Her youthful looks belie her age and the fact that she’s a grandmother to a two-year-old. But if there is one thing Martha Wiedemann, spa consultant and wellness expert, attributes her seeming agelessness to, it is the power of holistic living, and paying equal attention to mind, body and soul. “We all radiate something, and finding your radiance is about finding a balance. Happiness is the key to wellness,” she says, seated on a relaxed couch in Gurgaon’s Oberoi hotel on a pleasant fall morning while on a short visit to India.
Born to Indian parents from Kerala, Switzerland-based Wiedemann always wanted to work with her hands. Though she trained as a software designer (something she admits she wasn’t very good at), she was drawn to the ins and outs of skincare when she developed acne and bad skin herself. After seeing a beautician, being cured of the issue, and developing much inner confidence, she began to look towards beauty as a form of therapy that could help people feel better about themselves. “I liked looking at the therapeutic side of it, rather than just the external,” she recalls. Despite then living in Australia, her parentage necessarily included an exposure to daily beauty and health regimes drawn from Ayurveda, and so it became a part of her study.
It was 1985, and the spa industry was non-existent in Australia. The only salons around took a very limited, physical look at makeup and skincare, but Wiedemann was certain there was no beauty without wellbeing, nutrition and a healthy lifestyle. Driven by these beliefs, she studied to become a nutritionist, and began her own consultancy called Martha’s Beauty Therapy in 1987, mostly based inside health clubs and hotels in Perth. “The colour theme was soft green, to represent the therapeutic aspect of it, and not feminine pink,” she recalls with a smile. Using Thalgo and other nature-based products, she offered a combination of fitness, health, nutrition and exercise in her centres. “You cannot treat skin issues without fixing nutrition,” she says. “It all boils down to lifestyle.”
Around then, she also met and married the love of her life, and they moved to China and then Switzerland a few years later. “Friendship is really the key to a lasting marriage,” she says of her husband Hans, a hospitality professional. “It’s a pleasure to be able to share your life with someone; you feel very blessed. At the same time, marriage doesn’t have to define you. Independence and identity are very important for women, and it helps if you love what you do.” The couple went on to have a son, Rafael, and a daughter, Rebecca, and Martha immersed herself more and more in the study of ancient Chinese and Indian systems of wellbeing.
While Hans moved on to becoming the managing director and delegate of the board of the luxurious Badrutt’s Palace Hotel in the scenic town of St Moritz in Switzerland, Martha opened up wellness centres in various five-star hotels and medical centres across the world. She continues to teach Ayurvedic treatments to spas in the region, and is responsible for the concept, design and functions of the Palace Wellness spa, built at a cost of 21 million Swiss Francs, in Badrutt’s Palace four years ago. Situated 1,800 metres above sea level on a lake, the hotel is in a spectacular location in a particularly scenic section of the Swiss Alps. “Nature is a big draw card,” says Wiedemann, adding that outdoor jaunts are a vital part of any tourist experience here. “In the summer, there’s the lake and fishing, and in the winter, there’s snow and skiing. So you always have something to do,” says the industry expert who now has over three decades of experience.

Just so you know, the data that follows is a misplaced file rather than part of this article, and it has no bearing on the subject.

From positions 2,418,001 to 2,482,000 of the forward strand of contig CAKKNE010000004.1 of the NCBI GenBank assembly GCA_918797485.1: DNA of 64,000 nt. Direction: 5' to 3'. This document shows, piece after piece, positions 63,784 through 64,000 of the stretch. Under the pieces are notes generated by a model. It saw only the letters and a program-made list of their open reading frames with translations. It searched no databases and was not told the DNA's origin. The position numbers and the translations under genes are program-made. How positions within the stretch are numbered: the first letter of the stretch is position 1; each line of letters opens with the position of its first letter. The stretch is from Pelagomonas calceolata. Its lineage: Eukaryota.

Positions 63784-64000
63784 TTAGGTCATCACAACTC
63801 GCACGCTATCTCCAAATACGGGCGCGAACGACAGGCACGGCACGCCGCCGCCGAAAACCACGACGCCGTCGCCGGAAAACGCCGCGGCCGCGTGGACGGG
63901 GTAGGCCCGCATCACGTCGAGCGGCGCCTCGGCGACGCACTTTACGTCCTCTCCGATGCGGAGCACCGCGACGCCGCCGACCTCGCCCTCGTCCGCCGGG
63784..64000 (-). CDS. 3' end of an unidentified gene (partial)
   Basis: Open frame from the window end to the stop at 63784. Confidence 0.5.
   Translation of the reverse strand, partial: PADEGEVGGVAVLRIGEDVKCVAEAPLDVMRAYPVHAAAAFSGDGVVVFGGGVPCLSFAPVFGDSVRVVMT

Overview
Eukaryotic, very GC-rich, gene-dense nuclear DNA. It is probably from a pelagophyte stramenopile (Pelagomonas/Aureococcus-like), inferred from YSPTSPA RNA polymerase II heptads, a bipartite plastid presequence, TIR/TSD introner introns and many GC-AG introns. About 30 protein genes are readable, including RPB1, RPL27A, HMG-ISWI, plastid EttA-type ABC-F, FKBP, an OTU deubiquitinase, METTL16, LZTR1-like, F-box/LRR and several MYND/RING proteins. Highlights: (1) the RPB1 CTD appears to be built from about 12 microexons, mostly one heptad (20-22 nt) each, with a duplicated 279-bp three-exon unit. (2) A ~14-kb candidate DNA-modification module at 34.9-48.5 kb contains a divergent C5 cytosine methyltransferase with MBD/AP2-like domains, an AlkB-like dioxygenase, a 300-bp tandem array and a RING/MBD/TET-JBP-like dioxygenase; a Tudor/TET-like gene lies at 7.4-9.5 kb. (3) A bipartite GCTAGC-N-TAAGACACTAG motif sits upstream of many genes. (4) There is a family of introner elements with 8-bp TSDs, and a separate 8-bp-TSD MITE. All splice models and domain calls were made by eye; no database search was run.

“When I introduced Ayurveda to the Swiss, it was a very foreign concept for them,” she explains, adding that the Swiss are very traditional and needed convincing about ancient Indian therapies. “But Ayurveda is simple, it makes sense. It treats you as an individual and puts you in balance. And we use all organic products here,” she says, elaborating on how quickly both locals and tourists took to her concepts and therapies. The wellness centre now offers indoor and outdoor sports, water therapy, a high-tech gym, and packages such as the five-day Shape Up package, which combines fitness, yoga, Pilates, cross-country skiing, lymphatic drainage, cellulite removal and sports massages, along with the services of a personal trainer. There’s also a two-day Beauty Package that is quite popular with brides-to-be, since it includes tailor-made hair spa, styling, colour, manicure, pedicure, and skin treatments.
The 53-year-old, who visits Indian often as she feels at ‘home’ here, is now writing a book on a seven-day detox programme she has tested out for herself. “Let’s face it: We live in a polluted environment. This kind of programme offers clarity and empowers you from within. It’s all about finding the space inside you, cutting out all the noise, the mass hypnosis we are constantly exposed to. Detox is not about cleaning the body; it’s about clearing the mind,” she says, explaining that her programme is all about going “off the clock” and following nature’s cues instead. Once the mind is clear, the individual automatically makes healthier choices, she believes.
An advocate of ‘slow cooking’ and natural foods, Wiedemann asserts that no outside spa or medicine can gift us health. “Wellness is all about loving yourself; beauty works from the inside out.” The twinkle in her eyes and the youthful spring in her step testify to the self-loving that’s been going on here for a while.
First published in the December 2013 issue of Wedding Vows magazine
Thank God for some of these professionals who were perhaps the first few who took Indian Healing with loving care, beauty from within, abroad. She looks young our protagonist, Martha Wiedemann, bright, elegant and beautiful. Nice write Aekta!